We’ll confess — it’s always nice to get “validation” around our job market views from other professionals in the field, such as our friends in the recruiting world.  Along these lines, we thought we’d share a few thoughts this month that were sent along to us by Dave Hardwick, one of Puget Sound’s top technical recruiters.  Here are a few tips Dave had to share with regard to job seeker effectiveness:

“One of the things I keep bumping into with candidates is that they don’t have a sense of either their personal brand, or what they are as a product, and as a result their story as a candidate is weak.  What is weak?  When what you’re saying is in the ‘vaguely good’ realm of stories.  For example, ‘I’m looking for a role where I can add value, a role where my strengths as a business strategist can be directly applied, and my impact to the organization can be seen.’  This is weak because it’s a lot like ‘Mom, the Flag, and Apple Pie’ – everybody wants these same things.  As a product, you have to represent something unique to the hiring manager so you stand apart from the crowd and they can clearly recognize the value you could bring to their situation.

Another thing I look for in a candidate is passion about something other than business processes. Passion about business process should be thought of as a gating factor for seasoned candidates, but not a differentiator.  Again, there are too many people saying the same words and phrases on this topic area.  What sets candidates apart from the crowd in my part of the recruiting world is passion about a market problem, or a product idea, or a type of technology.  This can range quite a bit, and some of the good, detailed stories I’ve heard recently include new ways to save lives, applying deep data analysis to the difficult-to-understand ways in which consumers behave, and finally one guy who wants to join a team of very smart Software Engineers that is tackling really difficult Computer Science problems where he can learn from them and vice versa.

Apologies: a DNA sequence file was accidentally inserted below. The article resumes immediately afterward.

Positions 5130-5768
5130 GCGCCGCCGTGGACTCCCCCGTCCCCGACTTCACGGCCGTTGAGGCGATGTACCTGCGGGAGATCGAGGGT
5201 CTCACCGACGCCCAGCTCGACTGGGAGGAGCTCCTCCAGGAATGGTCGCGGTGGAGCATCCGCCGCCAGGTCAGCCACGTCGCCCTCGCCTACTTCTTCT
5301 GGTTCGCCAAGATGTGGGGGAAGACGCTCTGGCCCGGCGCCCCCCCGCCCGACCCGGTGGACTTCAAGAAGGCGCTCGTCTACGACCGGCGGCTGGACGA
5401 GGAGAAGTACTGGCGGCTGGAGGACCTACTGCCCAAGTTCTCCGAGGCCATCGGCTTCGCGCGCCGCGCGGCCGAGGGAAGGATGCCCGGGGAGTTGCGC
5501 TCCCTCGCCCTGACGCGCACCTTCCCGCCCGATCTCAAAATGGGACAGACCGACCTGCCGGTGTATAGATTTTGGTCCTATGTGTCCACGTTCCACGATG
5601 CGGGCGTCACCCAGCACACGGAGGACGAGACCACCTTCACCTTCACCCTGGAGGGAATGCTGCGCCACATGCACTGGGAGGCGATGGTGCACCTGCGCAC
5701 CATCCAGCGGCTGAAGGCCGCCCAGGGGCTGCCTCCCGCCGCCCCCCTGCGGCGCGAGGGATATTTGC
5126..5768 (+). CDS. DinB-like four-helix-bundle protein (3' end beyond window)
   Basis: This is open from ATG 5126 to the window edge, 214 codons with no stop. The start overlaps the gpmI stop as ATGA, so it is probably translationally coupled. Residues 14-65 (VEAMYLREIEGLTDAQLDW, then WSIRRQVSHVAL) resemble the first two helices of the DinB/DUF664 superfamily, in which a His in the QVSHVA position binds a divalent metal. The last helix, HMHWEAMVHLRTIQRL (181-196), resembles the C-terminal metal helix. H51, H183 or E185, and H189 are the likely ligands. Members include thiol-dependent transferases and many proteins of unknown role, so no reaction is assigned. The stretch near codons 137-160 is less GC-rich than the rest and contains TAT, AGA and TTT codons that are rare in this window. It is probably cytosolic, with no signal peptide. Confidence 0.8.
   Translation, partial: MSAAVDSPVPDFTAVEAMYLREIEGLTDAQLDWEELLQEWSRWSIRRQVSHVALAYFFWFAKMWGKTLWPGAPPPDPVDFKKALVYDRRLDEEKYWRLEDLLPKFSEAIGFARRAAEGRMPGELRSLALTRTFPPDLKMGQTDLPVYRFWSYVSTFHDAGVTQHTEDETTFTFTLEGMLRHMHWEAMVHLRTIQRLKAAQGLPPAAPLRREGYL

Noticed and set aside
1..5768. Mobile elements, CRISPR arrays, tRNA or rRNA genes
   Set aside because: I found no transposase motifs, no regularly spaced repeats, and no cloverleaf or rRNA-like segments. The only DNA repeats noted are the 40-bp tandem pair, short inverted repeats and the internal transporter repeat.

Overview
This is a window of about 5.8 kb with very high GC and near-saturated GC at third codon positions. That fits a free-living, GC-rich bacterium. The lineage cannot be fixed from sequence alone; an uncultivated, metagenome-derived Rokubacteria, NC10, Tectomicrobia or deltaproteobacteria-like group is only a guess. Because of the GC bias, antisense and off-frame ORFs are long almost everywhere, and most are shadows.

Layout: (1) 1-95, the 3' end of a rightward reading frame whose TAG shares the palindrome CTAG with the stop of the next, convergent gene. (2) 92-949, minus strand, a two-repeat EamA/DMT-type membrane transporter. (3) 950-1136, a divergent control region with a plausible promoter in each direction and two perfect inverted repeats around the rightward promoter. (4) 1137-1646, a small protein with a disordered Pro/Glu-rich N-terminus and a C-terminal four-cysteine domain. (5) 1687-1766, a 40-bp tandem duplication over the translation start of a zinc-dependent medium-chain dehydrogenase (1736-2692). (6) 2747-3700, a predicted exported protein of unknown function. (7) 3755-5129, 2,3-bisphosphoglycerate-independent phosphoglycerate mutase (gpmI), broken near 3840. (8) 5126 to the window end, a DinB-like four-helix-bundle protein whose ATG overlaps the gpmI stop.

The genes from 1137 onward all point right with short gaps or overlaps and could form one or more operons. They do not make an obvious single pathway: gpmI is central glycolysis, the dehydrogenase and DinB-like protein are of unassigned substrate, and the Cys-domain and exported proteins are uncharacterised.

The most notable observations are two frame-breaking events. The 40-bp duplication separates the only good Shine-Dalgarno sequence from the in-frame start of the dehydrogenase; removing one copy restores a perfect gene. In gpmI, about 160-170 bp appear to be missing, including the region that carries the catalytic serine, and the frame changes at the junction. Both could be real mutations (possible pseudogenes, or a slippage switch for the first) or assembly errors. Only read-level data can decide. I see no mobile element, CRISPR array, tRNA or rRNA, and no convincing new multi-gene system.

Another trend I’ve noticed with my recent clients (Editor’s Note: Dave’s clients are the companies that hire him to fill positions, not individual job seekers) is that they are getting choosier about candidate resumes.  If the EXACT phrases are not easily seen on the resume that the hiring manager is looking for, the candidate gets passed over.  This is critical for many candidates because they tend to write vaguely about things they want to do and/or what they’ve accomplished — or they’ve written far too much about what they’ve done in the past — for key themes to be seen by the reader.  Being crisp about key accomplishments and what you want to do next, however, really works well to make your resume stand out.  This strengthens the argument that your resume should be customized to each role you pursue and should use words and phrases directly from the job description and from other types of text the company puts out, like their website and their press releases.  It also underlines the notion that putting up a ‘generic’ resume on Monster or other job boards is not likely to work well.  Be a good marketer, instead.  ID the roles that interest you most, be clear to all you talk to about your three benefits for those roles, and make your case!”

Great comments, Dave.  Thanks for sharing them — and if any of you out there have strong technical backgrounds, and haven’t yet sent your resume along to Hardwick Recruiting, we’d encourage you to visit Dave’s website here and drop him a line!